Sunday, 13 September 2009

Dialogue server now accepts XML format messages

Another of those things I should no doubt have done years ago: after a discussion with Maria, I've now modified the dialogue server so that it can also run in a mode where all messages are XML-formatted.
Details (this is documented in $REGULUS/Prolog/

- Initially, the server is in Prolog mode.

- To put the server into XML mode, send the message


- Subsequent messages are of the form


where XMLMessage is an XML encoding of the corresponding Prolog message produced using the predicate prolog_xml/2 in $REGULUS/PrologLib/
The XML can be converted back into Prolog if necessary using the same predicate.

I have tested by converting the CALL-SLT Prolog client to use XML-flavor messages, and it all works fine.

The routines in $REGULUS/PrologLib/ should in general be useful for translating Prolog into XML form in a reversible way. Look at the file for documentation and an example.

Monday, 7 September 2009

CALL-SLT and Japanese

I have just added a little more coverage to the Japanese version... it now has about a dozen sentences for the student to practice on. I tried it, and so far it still recognizes everything I say. This is probably more because vocabulary is so small than because I have a wonderful Japanese accent :)

Yukie and I should talk about how to proceed here. The first step will be to add material to the Japanese corpus.

Saturday, 5 September 2009

Using recorded wavfiles as help information in CALL-SLT (part 2)

I did a little more fiddling around with the translation game strategy code, and it's now possible to define a strategy where the system only chooses entries which don't have an associated wavfile. The idea is to make it easy for the teacher to add missing wavfiles.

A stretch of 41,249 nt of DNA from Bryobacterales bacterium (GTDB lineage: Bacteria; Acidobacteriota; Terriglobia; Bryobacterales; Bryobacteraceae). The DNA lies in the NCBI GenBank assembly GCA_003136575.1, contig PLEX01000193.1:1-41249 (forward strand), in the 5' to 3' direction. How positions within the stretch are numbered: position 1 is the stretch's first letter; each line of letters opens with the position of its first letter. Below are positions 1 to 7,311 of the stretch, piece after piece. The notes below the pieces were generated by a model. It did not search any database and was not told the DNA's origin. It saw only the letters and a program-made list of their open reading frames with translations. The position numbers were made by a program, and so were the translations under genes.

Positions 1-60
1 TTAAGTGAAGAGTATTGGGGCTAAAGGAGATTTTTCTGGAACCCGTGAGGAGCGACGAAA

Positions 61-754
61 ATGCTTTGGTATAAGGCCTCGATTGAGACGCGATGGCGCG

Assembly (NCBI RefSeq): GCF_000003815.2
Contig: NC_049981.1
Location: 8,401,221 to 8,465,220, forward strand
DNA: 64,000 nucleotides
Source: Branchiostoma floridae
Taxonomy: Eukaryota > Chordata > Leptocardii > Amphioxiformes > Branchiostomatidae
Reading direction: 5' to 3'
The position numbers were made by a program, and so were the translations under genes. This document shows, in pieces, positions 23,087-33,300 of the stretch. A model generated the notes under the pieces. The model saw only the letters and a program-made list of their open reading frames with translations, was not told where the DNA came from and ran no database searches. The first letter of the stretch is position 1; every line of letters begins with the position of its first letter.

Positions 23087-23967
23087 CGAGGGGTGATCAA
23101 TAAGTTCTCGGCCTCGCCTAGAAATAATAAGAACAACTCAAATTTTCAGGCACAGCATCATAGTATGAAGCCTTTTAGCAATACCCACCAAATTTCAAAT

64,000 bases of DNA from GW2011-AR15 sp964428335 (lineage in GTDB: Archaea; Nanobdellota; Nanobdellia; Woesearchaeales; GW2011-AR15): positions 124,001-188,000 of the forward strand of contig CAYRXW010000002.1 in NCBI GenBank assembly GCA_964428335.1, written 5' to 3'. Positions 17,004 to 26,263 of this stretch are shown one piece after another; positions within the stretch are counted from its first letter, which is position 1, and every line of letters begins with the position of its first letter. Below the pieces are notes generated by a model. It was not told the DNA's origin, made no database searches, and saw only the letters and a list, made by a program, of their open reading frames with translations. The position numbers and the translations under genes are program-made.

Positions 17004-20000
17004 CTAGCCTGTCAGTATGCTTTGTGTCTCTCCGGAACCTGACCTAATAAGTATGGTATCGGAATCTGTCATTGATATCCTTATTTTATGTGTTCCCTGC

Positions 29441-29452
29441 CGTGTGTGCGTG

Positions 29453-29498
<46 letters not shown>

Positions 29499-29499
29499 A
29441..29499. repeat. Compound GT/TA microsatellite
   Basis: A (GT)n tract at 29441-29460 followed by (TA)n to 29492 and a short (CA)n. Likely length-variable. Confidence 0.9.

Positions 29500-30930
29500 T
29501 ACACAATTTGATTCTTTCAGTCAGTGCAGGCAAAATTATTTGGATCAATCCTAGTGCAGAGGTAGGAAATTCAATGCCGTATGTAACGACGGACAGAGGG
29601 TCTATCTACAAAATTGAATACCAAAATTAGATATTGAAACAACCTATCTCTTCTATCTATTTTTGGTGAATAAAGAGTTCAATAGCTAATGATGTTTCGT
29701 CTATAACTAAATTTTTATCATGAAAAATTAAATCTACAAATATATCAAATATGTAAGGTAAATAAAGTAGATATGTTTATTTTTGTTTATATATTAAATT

I tested it on English, and we now have a complete set of wavfiles for that language. As soon as we have a bit more coverage for French and Japanese, I'll add similar scripts for them too.

Friday, 4 September 2009

Using recorded wavfiles as help information in CALL-SLT

I've got a new feature working on CALL-SLT, which allows speech input to be logged and reused as help for students. When you start the system, it asks whether or not you wish to be considered a native speaker. If you answer yes, it keeps the wavfile for each successful match, and stores it in such a way that that the wavfile is associated with the current prompt. Subsequently, if a student is given the same prompt and hits the HELP button, the native speaker's wavfile is replayed. By construction, we know that the native speaker was correctly recognized, so if the student can just imitate them well enough they should be recognized too.

The idea is simple, but there were some messy technical problems... a bad interaction between Nuance and SICStus concerning relative pathnames, and the question of what happens if two different users try to check in new wavfiles simultaneously. I think I have decent solutions, though. For more details, look at the online documentation which I have just added. This also tells you how to download and run the system.